• Be proactive in monitoring changes in the legal sector and take measures to ensure advocates are not negatively affected by those changes.
  • Eliminate bottlenecks in practice areas specifically by championing efficiency at all registries i.e. Land Registries, Court Registries, Company Registries and KIPI.
  • Support the fight against corruption in the judiciary and the elimination of facilitation fees.

Agenda 2: Adoption of Emerging Practice Areas

  • Establish the emerging practice areas committee
  • Encourage greater collaboration with inhouse counsel to widen the practice space
  • Develop a simple guide to practice management

Agenda 3: Mentorship and Unity of the bar

  • Institute a practice mentorship program within the branch to equip members with skills and tools to help them build thriving practices.
  • Expand branch social activities and increase the frequency of the events to involve as many members as possible.

My Track Record

I have made significant contributions to the Nairobi branch without holding an elected position.

  1. I have been a staunch supporter of the Nairobi Branch, contributing through member donations and sponsoring numerous branch events.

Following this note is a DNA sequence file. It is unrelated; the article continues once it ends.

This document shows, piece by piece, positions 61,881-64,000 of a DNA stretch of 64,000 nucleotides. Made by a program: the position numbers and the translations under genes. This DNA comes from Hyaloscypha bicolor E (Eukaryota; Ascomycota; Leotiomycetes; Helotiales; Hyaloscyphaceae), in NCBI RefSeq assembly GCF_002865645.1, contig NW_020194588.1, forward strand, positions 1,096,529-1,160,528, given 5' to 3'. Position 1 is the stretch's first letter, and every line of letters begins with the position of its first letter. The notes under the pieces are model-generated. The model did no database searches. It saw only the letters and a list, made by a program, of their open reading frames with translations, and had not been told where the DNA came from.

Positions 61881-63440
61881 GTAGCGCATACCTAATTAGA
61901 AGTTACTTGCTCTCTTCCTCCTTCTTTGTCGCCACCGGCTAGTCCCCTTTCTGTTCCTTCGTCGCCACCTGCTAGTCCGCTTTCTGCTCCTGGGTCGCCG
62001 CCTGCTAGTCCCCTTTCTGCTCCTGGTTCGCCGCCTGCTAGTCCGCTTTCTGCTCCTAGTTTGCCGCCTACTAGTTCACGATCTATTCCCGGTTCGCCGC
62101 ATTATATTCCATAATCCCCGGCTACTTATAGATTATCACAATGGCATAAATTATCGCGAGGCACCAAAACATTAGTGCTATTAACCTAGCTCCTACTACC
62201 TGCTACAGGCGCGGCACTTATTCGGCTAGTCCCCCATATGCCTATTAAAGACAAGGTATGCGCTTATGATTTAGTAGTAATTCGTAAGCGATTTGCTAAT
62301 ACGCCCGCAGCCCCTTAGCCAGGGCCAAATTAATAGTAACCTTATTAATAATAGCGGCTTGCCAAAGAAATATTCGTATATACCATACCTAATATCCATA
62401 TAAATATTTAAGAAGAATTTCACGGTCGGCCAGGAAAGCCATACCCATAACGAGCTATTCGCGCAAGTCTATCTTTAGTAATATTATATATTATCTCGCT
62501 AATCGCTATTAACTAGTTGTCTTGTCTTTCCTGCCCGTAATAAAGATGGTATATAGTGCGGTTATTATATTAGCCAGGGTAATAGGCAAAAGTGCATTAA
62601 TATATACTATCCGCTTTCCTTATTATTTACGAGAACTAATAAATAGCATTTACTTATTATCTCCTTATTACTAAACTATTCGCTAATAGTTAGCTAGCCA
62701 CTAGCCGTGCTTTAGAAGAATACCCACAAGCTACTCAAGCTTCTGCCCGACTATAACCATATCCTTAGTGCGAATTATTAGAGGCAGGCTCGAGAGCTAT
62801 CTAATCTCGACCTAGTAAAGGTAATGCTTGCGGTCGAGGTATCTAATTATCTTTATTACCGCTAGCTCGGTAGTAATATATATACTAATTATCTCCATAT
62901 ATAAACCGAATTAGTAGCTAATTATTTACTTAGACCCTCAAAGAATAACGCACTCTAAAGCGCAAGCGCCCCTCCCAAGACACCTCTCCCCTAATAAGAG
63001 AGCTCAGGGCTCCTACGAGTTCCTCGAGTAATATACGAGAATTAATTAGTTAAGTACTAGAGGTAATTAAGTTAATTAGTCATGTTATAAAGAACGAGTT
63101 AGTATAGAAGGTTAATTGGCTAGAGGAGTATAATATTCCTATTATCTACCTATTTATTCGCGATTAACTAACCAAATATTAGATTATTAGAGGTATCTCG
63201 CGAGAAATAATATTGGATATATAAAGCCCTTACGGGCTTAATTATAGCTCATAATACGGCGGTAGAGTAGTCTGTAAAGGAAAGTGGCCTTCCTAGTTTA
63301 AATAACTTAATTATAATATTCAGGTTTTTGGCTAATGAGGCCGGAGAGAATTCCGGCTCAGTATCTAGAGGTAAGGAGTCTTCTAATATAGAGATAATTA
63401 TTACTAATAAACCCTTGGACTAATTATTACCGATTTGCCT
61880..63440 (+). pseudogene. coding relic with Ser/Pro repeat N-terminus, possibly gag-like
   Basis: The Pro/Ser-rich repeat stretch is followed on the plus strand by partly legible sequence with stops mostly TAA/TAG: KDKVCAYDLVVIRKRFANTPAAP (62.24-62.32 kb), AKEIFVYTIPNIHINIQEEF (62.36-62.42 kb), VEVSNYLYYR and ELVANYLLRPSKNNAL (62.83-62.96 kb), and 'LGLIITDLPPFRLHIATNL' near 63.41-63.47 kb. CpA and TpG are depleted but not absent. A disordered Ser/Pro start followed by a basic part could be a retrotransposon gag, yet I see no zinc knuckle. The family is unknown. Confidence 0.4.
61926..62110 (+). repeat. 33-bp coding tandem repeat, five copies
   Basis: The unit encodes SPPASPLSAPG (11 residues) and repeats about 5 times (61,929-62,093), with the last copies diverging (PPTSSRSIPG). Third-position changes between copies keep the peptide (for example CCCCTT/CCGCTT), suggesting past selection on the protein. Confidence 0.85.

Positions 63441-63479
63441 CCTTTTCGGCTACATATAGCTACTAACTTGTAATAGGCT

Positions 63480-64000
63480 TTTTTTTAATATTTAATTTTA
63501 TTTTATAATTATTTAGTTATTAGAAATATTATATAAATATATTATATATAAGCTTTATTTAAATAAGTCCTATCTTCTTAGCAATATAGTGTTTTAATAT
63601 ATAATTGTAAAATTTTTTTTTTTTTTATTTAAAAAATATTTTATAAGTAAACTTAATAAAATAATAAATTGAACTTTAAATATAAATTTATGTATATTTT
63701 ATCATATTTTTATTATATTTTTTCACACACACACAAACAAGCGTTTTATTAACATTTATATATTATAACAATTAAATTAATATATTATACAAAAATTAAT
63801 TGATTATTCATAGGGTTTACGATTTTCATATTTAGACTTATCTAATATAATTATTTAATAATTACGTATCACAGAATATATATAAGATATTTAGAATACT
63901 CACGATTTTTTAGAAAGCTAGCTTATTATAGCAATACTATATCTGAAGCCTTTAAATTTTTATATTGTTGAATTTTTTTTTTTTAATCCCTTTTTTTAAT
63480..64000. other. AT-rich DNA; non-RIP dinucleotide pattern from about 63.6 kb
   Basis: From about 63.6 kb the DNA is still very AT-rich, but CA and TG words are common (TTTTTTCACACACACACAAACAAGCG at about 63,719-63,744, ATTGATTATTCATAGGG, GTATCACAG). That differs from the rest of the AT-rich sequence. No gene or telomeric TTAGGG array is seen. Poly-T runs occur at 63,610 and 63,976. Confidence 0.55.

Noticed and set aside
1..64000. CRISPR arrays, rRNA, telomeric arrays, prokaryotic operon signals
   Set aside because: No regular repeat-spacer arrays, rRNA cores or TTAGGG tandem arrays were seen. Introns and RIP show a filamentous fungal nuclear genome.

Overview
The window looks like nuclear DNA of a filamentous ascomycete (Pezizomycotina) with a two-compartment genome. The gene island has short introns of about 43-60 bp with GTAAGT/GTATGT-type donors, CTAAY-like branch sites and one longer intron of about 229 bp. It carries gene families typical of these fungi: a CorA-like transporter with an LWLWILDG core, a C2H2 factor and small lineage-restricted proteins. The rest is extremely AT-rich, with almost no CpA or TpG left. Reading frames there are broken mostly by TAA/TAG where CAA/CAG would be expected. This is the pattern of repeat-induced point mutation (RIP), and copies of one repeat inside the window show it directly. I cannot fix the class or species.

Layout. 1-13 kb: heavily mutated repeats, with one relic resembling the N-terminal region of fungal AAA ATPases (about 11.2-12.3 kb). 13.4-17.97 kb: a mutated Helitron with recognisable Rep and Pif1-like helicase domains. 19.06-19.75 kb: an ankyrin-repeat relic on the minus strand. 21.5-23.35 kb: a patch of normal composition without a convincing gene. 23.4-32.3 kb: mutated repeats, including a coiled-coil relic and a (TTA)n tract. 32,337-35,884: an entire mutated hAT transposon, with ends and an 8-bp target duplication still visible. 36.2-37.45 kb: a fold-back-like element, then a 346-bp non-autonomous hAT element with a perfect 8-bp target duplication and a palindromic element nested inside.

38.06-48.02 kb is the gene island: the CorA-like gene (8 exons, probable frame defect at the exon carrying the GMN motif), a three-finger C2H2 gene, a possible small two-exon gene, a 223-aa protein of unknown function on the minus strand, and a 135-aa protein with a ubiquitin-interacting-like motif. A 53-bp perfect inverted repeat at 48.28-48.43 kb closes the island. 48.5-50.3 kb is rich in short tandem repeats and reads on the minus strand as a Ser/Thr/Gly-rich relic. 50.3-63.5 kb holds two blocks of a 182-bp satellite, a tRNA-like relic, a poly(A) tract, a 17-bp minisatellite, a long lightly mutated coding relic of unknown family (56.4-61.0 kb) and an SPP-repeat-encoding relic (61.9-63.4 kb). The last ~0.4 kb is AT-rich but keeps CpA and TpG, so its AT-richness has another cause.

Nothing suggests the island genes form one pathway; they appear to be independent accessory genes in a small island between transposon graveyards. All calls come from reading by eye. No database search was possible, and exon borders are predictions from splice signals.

2. ⁠I played a pivotal role in establishing one of our most beloved traditions, the Nairobi Branch Quiz Night, alongside our esteemed first chair, Charles Kanjama, to foster camaraderie among members.
  3. ⁠I offered leadership during the organization of the first-ever LSK elections debate, where I not only facilitated as the MC but also ensured the event’s seamless execution.
  4. ⁠I contributed to the conceptualization of the Nairobi Legal Awards in 2021 organized by the Nairobi Branch and the inaugural Nrb Branch Christmas carols event.
  5. ⁠I consistently support the Nairobi branch financially and has served as a speaker at multiple branch events, most recently at a cocktail organized by the branch in August 2023.
  6. ⁠In recognition of my unwavering dedication, I was honored with the Committed Service Award in 2022, bestowed upon individuals who demonstrate exceptional commitment to branch activities.

There is no question that Nairobi LSK Branch holds a special place in my heart and that makes me the ideal candidate to lead the LSK Nairobi branch to new heights in the next two years.

My Vision for Nairobi Branch

My vision is for a Nairobi Branch that delights members because things work as they should to improve practice, welfare, and mentorship.

Continue Reading


Irene Kiwool: My Track Record and Call to PACT for Better Nairobi LSK

Irene Kiwool is calling for a PACT towards a Progressive and an All-Inclusive LSK Nairobi Branch Bar.




Irene Kiwool is running for LSK Nairobi Council Member 2024-2026 on PACK Agenda.

DownloadIrene Kiwool’s Manifesto for Nairobi LSK Council Member 2024-2026(PDF)